The sacrament of marriage is under attack like never before. Our popular culture is reducing marriage from eternal love to a temporary business merger, an elongated slumber party, with adults playacting at junior-high style "going steady." When the going gets tough, no one hangs tough. Marriage is no longer a commitment. It is merely the legalization of infatuation, which, when followed almost immediately by irreconcilable differences, can be voided.
The pinup for play-marriage this week is pop tart Britney Spears, who simply will not go away until we buy her lame CD "In The Zone" (now available at all fine music stores). In the last few months, she has conducted a make-out session with Madonna on national TV, kicked off the NFL season with slinky dances in leather, and performed a song about masturbation, which she told Diane Sawyer is "something sacred." Now she's pulled something even lamer, a cheesy Las Vegas chapel wedding that lasted 55 hours before her lawyers had it annulled. It was a stunt that screamed "career move," a tacky tabloid come-hither dance that made headlines everywhere: a P.R. bonanza.
Jason Allen Alexander, the hometown Louisiana male patsy in this publicity ploy, described the quickie romance. They were sitting around watching "The Texas Chainsaw Massacre" -- now there's a light romantic comedy -- when at 3:30 in the morning they decided they needed to "do something," like get married. (How about playing the slot machines? Couldn't they just go out for an early omelet? Didn't they know 7-Eleven now has thousands of potential coffee combinations?) No, it was time to get the scandal show on the road.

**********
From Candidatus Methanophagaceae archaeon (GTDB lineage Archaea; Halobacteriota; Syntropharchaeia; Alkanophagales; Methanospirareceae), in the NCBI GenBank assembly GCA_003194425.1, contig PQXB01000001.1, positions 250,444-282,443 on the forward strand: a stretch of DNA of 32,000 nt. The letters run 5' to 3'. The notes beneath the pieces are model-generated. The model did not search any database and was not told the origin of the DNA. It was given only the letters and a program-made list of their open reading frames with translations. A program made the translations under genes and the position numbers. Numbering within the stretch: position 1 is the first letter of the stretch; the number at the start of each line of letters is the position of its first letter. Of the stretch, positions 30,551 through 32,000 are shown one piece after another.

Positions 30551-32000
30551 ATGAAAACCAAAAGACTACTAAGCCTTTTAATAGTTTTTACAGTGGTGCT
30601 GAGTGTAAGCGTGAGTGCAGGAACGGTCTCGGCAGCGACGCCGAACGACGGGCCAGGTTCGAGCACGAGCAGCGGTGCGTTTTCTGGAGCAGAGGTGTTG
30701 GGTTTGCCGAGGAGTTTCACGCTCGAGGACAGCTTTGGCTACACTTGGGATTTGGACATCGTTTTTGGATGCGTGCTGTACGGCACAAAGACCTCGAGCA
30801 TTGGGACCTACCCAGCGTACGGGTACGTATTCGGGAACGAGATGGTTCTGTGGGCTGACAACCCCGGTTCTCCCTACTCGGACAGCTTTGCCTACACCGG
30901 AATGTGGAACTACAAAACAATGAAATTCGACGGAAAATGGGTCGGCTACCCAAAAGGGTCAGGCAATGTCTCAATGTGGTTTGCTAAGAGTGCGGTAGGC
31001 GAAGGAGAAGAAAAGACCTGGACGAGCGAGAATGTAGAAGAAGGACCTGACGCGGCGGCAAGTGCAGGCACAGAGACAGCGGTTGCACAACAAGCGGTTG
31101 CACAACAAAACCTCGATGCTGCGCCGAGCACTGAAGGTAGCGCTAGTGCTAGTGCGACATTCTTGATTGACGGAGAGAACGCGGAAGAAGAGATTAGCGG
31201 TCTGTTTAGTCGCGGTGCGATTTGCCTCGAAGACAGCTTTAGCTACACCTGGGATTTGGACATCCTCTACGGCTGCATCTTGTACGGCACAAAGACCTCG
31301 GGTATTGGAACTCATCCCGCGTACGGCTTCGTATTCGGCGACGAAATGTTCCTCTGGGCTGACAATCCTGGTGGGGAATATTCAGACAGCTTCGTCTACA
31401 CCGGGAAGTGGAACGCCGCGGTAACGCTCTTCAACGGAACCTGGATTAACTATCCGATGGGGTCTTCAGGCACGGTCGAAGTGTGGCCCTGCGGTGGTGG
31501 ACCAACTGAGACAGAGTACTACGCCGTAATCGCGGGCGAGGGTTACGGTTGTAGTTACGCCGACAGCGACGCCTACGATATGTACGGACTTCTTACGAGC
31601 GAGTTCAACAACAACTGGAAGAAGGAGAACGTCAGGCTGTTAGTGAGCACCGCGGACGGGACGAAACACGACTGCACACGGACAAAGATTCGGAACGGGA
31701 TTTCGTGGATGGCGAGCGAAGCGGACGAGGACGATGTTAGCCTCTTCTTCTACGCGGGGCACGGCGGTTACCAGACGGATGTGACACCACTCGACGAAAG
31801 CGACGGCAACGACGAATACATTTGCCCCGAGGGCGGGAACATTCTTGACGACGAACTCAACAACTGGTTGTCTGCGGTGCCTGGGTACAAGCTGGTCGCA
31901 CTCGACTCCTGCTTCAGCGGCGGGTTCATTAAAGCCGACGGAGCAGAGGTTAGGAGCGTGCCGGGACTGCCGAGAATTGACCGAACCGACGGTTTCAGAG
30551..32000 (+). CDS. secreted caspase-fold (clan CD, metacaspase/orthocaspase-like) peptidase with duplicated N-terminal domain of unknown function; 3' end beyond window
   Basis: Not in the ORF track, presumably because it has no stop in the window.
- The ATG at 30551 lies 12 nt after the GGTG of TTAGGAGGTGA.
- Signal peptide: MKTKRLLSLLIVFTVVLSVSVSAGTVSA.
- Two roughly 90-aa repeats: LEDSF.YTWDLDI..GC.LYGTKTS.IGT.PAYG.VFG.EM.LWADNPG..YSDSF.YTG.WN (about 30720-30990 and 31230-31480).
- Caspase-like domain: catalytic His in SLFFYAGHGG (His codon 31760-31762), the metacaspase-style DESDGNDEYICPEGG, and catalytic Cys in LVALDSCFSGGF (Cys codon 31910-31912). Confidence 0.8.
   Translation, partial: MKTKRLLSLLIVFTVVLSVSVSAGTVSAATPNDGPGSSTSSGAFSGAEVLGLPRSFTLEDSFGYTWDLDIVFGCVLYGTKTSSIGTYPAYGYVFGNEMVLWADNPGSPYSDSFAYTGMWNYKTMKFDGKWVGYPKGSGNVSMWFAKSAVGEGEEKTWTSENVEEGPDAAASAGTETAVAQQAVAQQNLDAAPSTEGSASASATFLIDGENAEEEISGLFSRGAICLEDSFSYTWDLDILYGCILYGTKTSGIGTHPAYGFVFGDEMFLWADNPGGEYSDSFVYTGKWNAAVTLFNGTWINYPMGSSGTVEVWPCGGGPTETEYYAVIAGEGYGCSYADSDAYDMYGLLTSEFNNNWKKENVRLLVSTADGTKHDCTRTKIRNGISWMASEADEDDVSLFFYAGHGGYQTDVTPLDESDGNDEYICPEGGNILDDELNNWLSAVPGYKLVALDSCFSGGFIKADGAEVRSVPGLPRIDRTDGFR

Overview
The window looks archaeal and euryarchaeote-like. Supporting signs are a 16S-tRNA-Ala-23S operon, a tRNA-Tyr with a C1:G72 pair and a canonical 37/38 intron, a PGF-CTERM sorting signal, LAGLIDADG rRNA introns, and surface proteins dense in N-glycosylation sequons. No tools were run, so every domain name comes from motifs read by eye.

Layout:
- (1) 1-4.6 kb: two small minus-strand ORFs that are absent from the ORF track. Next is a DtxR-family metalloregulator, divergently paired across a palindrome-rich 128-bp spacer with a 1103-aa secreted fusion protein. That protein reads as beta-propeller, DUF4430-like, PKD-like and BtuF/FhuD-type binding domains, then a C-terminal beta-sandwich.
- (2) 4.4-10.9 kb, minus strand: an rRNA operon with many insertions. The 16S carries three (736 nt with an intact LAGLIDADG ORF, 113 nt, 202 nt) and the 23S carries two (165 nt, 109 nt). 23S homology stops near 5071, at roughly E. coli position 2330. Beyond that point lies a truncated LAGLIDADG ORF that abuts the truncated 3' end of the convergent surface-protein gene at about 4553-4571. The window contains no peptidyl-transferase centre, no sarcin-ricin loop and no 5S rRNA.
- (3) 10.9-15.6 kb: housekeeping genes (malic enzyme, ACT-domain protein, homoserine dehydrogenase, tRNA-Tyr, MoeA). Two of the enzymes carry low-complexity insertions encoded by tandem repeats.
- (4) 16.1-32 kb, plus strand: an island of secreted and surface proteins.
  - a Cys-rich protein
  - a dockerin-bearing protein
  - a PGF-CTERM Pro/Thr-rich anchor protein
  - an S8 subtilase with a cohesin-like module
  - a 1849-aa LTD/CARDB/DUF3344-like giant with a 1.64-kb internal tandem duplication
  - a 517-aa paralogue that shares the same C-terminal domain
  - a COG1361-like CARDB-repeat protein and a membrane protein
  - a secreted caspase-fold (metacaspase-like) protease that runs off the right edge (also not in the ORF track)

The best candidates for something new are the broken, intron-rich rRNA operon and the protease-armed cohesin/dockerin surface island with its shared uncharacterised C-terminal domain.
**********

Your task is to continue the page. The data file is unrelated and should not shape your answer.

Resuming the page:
The network morning shows, the celebrity-worship shows and magazines, and the tabloids all converged on the phony love story like P.T. Barnum's suckers born every minute. MSNBC reported the jilted groom has hired an agent and is lining up the business offers swirling out of this charade. The buzz suggested Alexander could score up to a million dollars for a video of the numbskull nuptials, as well as other potentially lucrative TV and book options. A book out of this pseudo-event? It's reminiscent of the old "Saturday Night Live" spoof about the Time-Life 20-volume series on the Grenada invasion: "The war. The peace. What they did the rest of the week."